The breeding. Labrador and Cocker puppies are bred at the training centres or by experienced Customs dog handlers. Breeding by the latter is considered to be better, because the individual dog gets accustomed to environmental factors from its youth, which is necessary for practical purposes. The dog handler also handles only that individual dog; thereby handler and dog can adjust to each other quickly. In the case of breeding at training centres the aforesaid elements do not occur because on account of personnel, several dogs must be handled by one trainer. In both cases the instinct of play of the puppy is intensified until it has a strong desire to possess its toy. Once this phase has been reached, it has to be decided which method should be applied to train the young dog. There is the fetish method and the direct method. In the case of the fetish method the young dog is led to the scent (narcotics) by a toy. In other words, the dog finds its toy only by scent. The training has to be mastered in two periods. At first the young dog has to be accustomed to an object of play, and then the object of play must be related to the scent. Training reverses can be experienced when the dog takes the individual smell of the object of play for the major scent.
The direct method is easier for handler and dog, because only one method of training is used. The basic requirement here is also the pronounced instinct of play and the "ambition to possess". But in this case the scent (narcotics) is hidden in the object to be retrieved, which is also the object of play of the young dog. In this way the scent is always present while the dog is playing. The wrapping should be changed often in order to dispel the human smell; the dog recognizes its own scent when the same packing material is used too frequently.
During the training, the characteristics and the behaviour of the young dog have to be examined in regard to all influences that come into play when it is in action. Basic obedience and the usual jumping exercises have to be carried out as well.
Selection of dogs is a very protracted process and entails a wastage of 50 per cent and more.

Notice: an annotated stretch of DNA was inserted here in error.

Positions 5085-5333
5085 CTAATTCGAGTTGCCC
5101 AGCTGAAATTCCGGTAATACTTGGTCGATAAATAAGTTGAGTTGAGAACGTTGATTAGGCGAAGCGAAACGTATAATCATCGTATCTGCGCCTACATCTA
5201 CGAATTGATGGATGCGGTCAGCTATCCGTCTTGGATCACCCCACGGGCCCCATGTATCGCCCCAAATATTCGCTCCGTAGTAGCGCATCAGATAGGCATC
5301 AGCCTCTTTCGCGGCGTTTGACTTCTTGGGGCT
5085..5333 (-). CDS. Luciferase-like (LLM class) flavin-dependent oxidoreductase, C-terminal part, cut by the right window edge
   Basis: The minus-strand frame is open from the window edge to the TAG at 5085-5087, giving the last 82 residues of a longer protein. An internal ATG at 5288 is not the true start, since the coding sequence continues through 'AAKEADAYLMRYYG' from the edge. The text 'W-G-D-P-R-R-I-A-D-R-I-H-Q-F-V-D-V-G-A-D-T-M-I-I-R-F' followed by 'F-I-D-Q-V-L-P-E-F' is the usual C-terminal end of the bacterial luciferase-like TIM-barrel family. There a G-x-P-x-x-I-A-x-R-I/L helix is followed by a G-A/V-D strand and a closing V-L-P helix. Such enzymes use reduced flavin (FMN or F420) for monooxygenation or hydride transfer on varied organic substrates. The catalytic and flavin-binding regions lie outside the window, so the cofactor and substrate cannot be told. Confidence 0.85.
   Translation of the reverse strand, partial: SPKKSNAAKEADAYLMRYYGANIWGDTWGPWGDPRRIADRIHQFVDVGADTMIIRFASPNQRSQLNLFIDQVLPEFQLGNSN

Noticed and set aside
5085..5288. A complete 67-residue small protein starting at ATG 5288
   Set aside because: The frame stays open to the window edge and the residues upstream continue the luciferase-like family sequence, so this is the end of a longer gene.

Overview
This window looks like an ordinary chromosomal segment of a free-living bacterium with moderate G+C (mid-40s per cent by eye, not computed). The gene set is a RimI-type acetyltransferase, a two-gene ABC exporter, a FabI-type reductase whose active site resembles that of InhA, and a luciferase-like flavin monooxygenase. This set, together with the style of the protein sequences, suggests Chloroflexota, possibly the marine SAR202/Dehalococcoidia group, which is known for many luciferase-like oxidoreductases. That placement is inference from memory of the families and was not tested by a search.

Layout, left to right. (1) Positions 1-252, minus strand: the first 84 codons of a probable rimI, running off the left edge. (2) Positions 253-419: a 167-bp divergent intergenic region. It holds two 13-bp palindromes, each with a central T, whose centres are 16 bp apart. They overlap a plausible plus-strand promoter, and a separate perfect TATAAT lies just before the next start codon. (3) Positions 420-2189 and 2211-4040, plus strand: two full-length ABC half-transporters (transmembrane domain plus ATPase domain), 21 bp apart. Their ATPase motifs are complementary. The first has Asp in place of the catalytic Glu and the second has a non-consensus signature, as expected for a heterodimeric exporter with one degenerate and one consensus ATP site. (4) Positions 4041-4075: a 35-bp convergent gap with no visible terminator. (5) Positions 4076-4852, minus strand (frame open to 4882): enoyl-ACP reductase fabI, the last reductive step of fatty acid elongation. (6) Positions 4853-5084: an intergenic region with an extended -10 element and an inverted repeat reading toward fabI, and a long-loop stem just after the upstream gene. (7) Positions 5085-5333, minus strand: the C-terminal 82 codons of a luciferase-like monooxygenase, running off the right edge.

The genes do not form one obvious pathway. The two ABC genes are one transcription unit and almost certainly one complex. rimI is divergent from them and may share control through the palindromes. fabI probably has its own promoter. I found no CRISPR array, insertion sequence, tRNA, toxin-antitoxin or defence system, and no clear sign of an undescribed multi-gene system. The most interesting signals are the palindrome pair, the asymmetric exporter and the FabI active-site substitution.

The training. The German Customs Administration uses more than 1,200 duty dogs. Almost every fourth customs official at the border handles a dog. From that number the dogs that seem to be best qualified are chosen and trained as narcotic dogs by a method that is now standardized. This takes place at the training centres for customs dogs in Neuendettelsau (district Nuremberg) and Bleckede (district Hanover). At these centres the selection is made at the end of a general basic training. If an exceptional capability for play and retrieving appears, a test is recommended. It has to be carried out very carefully. Later failures are due to misjudgement made during the test. One must distinguish between acquired and natural instinctive habits. Every customs dog handler would like his dog trained as a searching dog. He will prepare his dog for that examination; during the test everything depends on the dog's instinct of play and retrieving. The tester must be able to distinguish between natural instinctive talent and acquired performance. Therefore not only these two impulses are relevant, but it is also necessary to check whether the dog is interested in the object of play, even if that object is no longer within reach. In this case the dog has to prove by scratching, biting and barking at the hiding place that it definitely wants to retrieve its object and thereby proves its persistence. This "ambition to possess" is the most important aim of the test. However, the dog can be trained to pass this test. Therefore the tester must change his examination methods continuously. If the dog is awarded the qualification for the training, handler and dog will be admitted to searching dog training. This training lasts for four weeks. The dog has learnt basic obedience, searching articles, scenting and attack work during its previous basic training, and is therefore able to reach the required level in such a short time. During the training the dog must be adopted to narcotics in a given sequence. It starts to search for hashish during the first session of training. In this case hashish is packaged in such a way that it cannot be reached by the dog and is regarded as an object of play only. The first days are used to accustom the dog to the object. During this period the dog becomes acquainted with the scent of hashish and associates the game with the scent. The stronger the association becomes during the fighting game, the easier the subsequent training will become.